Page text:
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Thomas v. LaRosa

400 S.E.2d 809 (1990)

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Thomas v. LaRosa

West Virginia Supreme Court of Appeals

400 S.E.2d 809 (1990)

Facts

In 1981, Karen J. Thomas (plaintiff) and James D. LaRosa (defendant) agreed to live as husband and wife. LaRosa was unable to legally marry because he had never obtained a divorce following the deterioration of his previous marriage. In 1984, LaRosa wanted to relocate from West Virginia to Georgia for business opportunities. LaRosa told Thomas that he would financially support her and her three daughters for the rest of their lives if she moved with him; provided him services as a companion, confidante, and housekeeper; and assisted him with his business opportunities. Thomas agreed to LaRosa’s offer. Thomas, her three daughters, and LaRosa all relocated to Georgia and lived together in a house that Thomas and LaRosa bought. Throughout the relationship, Thomas helped LaRosa by serving as a sounding board for various business opportunities and accompanied him on business trips. LaRosa continued to financially support Thomas and the three daughters. LaRosa provided Thomas with $3,000 per month and took care of the household expenses. However, by 1998, the relationship between Thomas and LaRosa deteriorated. LaRosa then refused to continue providing Thomas and her daughters with financial support. In response, Thomas filed suit against LaRosa to enforce the agreement, which Thomas claimed to be an oral contract. Thomas argued that LaRosa entered the contract not for a sexual or meretricious relationship but because of the business-related services she was able to offer. The circuit court held that the agreement was not for business-consulting services and was not enforceable. The question of whether the agreement was enforceable was then certified to the West Virginia Supreme Court of Appeals for review.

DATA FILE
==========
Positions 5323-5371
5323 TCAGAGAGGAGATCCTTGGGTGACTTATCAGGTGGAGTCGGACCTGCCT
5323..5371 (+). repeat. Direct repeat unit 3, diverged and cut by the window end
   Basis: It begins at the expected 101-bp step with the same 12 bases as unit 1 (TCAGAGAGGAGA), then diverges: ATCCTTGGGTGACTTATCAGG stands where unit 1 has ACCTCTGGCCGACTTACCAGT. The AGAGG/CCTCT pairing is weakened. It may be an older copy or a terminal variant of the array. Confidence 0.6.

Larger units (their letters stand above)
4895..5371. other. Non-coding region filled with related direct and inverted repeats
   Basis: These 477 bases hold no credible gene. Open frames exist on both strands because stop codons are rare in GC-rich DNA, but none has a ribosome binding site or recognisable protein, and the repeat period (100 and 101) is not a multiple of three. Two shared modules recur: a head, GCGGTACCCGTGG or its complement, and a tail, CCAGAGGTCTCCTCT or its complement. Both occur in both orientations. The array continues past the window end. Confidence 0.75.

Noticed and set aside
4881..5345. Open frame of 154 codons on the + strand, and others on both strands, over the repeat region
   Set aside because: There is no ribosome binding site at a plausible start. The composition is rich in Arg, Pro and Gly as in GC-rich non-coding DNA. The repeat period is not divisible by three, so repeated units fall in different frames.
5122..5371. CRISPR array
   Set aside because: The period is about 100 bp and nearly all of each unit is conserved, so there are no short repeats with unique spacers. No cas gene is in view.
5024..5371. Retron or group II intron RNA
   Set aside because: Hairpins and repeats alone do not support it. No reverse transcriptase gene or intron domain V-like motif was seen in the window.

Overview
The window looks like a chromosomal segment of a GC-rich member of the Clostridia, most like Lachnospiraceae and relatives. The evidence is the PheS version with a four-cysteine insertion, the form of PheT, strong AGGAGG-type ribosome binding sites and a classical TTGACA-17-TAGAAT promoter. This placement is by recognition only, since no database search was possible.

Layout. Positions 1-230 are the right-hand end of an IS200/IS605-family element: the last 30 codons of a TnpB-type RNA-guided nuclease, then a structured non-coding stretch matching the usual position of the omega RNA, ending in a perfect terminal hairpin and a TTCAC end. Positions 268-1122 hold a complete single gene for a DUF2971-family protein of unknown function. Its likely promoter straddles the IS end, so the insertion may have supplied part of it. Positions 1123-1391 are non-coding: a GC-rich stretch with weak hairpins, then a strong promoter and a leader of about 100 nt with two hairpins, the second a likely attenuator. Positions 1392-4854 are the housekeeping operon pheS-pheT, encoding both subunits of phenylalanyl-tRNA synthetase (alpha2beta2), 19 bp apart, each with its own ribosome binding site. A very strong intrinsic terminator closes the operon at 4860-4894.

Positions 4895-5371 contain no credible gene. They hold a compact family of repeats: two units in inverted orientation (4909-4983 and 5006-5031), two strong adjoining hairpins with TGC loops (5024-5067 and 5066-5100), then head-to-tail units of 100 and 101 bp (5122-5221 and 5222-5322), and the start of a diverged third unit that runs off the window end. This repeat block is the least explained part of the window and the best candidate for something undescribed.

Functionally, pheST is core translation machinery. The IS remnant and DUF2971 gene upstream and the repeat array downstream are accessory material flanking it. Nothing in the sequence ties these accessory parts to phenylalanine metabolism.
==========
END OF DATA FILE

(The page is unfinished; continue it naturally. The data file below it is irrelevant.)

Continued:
Rule of Law

Issue

Holding and Reasoning (Neely, C.J.)

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